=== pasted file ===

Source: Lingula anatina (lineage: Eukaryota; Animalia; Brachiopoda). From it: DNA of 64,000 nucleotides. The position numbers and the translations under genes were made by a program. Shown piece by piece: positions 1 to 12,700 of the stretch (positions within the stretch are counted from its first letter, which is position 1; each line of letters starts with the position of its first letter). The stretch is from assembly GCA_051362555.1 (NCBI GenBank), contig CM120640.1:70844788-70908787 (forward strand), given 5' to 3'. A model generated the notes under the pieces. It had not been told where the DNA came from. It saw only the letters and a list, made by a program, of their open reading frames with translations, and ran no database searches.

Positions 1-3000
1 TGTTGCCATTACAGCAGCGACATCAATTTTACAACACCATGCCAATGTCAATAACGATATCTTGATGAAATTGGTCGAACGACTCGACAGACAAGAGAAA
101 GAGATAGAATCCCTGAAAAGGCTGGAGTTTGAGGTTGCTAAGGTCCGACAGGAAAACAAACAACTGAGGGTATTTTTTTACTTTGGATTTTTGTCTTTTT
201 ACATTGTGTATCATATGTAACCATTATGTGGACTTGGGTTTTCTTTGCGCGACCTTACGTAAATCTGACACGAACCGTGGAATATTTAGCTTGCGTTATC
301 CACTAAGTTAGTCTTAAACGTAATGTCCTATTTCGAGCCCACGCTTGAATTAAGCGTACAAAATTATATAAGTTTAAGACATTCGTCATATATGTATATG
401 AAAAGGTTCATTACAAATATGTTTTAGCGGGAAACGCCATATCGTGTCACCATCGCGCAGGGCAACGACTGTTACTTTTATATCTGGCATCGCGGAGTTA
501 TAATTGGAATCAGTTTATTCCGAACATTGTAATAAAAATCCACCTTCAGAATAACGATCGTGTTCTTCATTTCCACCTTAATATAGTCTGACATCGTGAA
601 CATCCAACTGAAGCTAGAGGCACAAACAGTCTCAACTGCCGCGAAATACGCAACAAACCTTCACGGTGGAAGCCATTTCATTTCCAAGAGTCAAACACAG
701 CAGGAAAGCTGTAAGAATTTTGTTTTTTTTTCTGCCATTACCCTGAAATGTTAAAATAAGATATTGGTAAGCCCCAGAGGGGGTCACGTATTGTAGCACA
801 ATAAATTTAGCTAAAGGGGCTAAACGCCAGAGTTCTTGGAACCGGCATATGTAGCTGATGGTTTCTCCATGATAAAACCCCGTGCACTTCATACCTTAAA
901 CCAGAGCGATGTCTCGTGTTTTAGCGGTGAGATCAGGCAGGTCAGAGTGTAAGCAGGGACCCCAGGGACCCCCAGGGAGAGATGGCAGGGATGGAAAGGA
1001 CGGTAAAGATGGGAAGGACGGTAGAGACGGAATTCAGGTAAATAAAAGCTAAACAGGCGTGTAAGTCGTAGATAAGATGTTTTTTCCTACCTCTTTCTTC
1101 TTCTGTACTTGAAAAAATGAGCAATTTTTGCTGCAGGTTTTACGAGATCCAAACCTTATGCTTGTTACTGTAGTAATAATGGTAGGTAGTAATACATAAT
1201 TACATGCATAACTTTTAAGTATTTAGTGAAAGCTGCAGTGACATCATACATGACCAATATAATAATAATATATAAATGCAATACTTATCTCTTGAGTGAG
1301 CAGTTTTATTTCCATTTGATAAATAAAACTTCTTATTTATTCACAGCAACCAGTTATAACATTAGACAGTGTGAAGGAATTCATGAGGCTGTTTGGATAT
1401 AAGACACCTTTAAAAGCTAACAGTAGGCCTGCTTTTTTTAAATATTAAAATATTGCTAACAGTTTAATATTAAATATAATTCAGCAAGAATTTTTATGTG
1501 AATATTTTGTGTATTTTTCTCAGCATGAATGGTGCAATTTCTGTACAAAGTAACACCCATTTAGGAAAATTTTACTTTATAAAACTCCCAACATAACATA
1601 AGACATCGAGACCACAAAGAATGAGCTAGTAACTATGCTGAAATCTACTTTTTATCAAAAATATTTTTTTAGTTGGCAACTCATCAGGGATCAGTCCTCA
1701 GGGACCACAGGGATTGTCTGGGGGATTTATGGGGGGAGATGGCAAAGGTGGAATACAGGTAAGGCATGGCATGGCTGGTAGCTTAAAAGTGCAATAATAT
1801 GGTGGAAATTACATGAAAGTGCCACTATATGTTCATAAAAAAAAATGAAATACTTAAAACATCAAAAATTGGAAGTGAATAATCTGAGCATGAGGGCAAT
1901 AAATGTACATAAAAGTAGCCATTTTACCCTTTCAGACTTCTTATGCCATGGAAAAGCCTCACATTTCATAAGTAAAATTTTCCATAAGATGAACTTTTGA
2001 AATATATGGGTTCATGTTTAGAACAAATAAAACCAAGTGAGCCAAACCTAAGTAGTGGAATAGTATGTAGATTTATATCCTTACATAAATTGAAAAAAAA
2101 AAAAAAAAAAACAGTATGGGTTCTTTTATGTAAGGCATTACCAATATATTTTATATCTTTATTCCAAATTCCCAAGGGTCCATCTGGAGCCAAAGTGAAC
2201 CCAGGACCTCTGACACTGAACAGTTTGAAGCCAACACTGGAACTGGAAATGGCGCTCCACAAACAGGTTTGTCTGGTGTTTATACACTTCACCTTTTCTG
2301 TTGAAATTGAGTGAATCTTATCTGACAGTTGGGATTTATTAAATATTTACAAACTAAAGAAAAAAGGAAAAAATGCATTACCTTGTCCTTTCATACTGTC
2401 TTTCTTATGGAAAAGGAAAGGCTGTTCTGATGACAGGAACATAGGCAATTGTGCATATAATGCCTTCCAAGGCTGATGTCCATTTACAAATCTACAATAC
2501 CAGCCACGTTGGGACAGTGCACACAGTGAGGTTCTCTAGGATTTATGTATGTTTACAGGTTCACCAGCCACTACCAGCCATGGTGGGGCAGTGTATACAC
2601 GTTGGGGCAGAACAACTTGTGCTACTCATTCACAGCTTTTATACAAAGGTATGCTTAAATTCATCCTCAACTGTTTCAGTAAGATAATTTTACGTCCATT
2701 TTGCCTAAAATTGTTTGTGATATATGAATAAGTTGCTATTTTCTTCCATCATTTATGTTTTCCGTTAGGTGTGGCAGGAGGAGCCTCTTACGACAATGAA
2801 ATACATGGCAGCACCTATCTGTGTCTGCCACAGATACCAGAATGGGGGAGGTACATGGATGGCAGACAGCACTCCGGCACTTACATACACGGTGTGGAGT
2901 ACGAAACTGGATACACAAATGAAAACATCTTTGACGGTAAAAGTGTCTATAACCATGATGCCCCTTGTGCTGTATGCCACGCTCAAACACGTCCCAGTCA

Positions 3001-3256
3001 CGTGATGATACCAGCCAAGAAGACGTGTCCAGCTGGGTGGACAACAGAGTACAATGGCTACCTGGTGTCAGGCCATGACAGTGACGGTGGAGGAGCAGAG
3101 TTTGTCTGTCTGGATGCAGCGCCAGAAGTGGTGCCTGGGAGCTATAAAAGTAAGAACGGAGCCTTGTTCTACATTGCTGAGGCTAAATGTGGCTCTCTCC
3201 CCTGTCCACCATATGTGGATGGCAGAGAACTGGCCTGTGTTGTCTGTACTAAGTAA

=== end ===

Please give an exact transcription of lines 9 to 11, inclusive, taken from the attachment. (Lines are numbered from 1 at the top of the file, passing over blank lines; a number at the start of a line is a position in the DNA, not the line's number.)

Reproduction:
601 CATCCAACTGAAGCTAGAGGCACAAACAGTCTCAACTGCCGCGAAATACGCAACAAACCTTCACGGTGGAAGCCATTTCATTTCCAAGAGTCAAACACAG
701 CAGGAAAGCTGTAAGAATTTTGTTTTTTTTTCTGCCATTACCCTGAAATGTTAAAATAAGATATTGGTAAGCCCCAGAGGGGGTCACGTATTGTAGCACA
801 ATAAATTTAGCTAAAGGGGCTAAACGCCAGAGTTCTTGGAACCGGCATATGTAGCTGATGGTTTCTCCATGATAAAACCCCGTGCACTTCATACCTTAAA